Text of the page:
News / A receivership does not affect a subsisting contract of employment

On 29 March 2017, CC Solicitors were successful before the Court of Appeal in (Conor Brennan v Irish Pride Bakeries (In Receivership) [2015 No. 547], a case which reiterates that a receivership does not affect a subsisting contract of employment and that receivers are not endowed with different and/or additional powers to an employer in respect of employees.

In her judgment, Ms Justice Finlay-Geoghegan upheld Mr Justice Gilligan’s 2015 decision High Court judgment that barred Irish Pride Bakeries (in receivership) from dismissing the Plaintiff on one week’s notice, in breach of his three-month contractual notice entitlement. Mr Justice Gilligan found that redundancy was not a valid reason to breach contractual notice entitlements. Irish Pride appealed the High Court’s decision, arguing that the Plaintiff had been “wrongly elevated… from a category of unsecured creditor to one of a preferential or super preferential.”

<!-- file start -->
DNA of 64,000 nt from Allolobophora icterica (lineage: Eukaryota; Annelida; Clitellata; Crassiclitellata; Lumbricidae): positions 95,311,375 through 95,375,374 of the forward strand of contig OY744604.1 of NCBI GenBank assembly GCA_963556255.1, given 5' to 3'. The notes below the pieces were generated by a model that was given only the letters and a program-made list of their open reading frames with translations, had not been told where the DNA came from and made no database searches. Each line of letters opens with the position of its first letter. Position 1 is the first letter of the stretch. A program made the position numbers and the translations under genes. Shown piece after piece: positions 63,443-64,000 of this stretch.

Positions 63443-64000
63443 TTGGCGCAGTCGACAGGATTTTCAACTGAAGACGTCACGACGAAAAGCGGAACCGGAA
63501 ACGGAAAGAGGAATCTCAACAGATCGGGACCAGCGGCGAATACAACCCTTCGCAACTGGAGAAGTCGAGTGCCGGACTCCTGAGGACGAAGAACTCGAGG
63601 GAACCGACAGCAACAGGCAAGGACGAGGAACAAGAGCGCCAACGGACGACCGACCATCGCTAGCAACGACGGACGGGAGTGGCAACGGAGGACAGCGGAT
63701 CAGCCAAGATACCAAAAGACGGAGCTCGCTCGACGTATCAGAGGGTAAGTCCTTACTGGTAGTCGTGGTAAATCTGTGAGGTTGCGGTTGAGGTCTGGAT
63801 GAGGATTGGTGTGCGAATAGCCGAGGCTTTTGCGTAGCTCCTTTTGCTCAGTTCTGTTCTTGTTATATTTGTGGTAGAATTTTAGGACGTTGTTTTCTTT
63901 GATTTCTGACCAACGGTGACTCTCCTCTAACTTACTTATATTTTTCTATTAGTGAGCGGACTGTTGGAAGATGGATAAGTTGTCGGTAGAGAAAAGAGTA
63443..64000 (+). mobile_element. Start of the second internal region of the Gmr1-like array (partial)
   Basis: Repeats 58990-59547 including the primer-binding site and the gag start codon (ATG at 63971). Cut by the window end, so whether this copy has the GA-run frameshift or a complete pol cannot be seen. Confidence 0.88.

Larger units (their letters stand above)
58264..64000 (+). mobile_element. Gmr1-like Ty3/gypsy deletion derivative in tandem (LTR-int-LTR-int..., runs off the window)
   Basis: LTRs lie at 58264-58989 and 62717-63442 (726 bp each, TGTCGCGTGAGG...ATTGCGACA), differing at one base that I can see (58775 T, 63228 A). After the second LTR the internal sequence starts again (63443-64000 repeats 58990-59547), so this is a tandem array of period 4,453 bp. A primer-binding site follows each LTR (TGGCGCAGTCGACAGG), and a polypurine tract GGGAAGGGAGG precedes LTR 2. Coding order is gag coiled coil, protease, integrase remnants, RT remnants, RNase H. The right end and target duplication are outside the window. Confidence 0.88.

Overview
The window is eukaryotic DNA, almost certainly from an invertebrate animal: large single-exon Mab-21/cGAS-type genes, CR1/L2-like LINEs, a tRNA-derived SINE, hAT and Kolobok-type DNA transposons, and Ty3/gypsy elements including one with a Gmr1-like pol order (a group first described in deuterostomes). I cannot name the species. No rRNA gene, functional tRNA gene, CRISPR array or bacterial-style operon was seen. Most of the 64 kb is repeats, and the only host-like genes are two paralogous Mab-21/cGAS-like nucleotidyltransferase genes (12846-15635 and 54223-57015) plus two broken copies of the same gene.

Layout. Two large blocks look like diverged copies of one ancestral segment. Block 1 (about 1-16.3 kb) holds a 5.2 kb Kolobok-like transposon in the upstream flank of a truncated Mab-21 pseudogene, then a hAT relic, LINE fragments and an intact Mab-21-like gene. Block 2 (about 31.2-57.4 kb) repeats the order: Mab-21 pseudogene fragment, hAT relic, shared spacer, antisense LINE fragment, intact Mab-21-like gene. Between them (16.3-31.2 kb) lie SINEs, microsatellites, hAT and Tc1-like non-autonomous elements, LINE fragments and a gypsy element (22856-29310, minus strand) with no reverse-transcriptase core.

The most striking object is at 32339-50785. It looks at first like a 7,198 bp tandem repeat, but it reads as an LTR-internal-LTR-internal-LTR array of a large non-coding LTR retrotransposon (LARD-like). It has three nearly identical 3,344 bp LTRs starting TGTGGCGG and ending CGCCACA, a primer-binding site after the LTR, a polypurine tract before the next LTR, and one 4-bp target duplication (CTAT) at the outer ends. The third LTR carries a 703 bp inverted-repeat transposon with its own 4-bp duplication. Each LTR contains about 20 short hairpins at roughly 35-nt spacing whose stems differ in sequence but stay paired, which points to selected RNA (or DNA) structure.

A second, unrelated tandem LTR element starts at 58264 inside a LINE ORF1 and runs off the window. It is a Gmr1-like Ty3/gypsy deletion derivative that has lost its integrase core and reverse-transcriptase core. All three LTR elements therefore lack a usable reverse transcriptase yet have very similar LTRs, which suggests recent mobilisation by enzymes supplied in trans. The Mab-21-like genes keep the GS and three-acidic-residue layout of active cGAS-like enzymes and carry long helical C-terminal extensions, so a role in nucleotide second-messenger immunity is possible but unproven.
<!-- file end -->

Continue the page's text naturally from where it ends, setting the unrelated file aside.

Ms Justice Finlay Geoghegan noted that while Sections 437(2) & (3)(m) of the 2014 Companies Act empower a receiver to “engage or discharge employees on behalf of the company”, it does not confer “a power on a receiver to do anything which the company itself could not do.”

She also restated the “well established” law that, in circumstances where an employment contract is repudiated, “unless repudiation is accepted by the innocent party, it does not bring the contract to an end”.

The case is important and precedent setting regarding the protection of employees contractual rights during a receivership.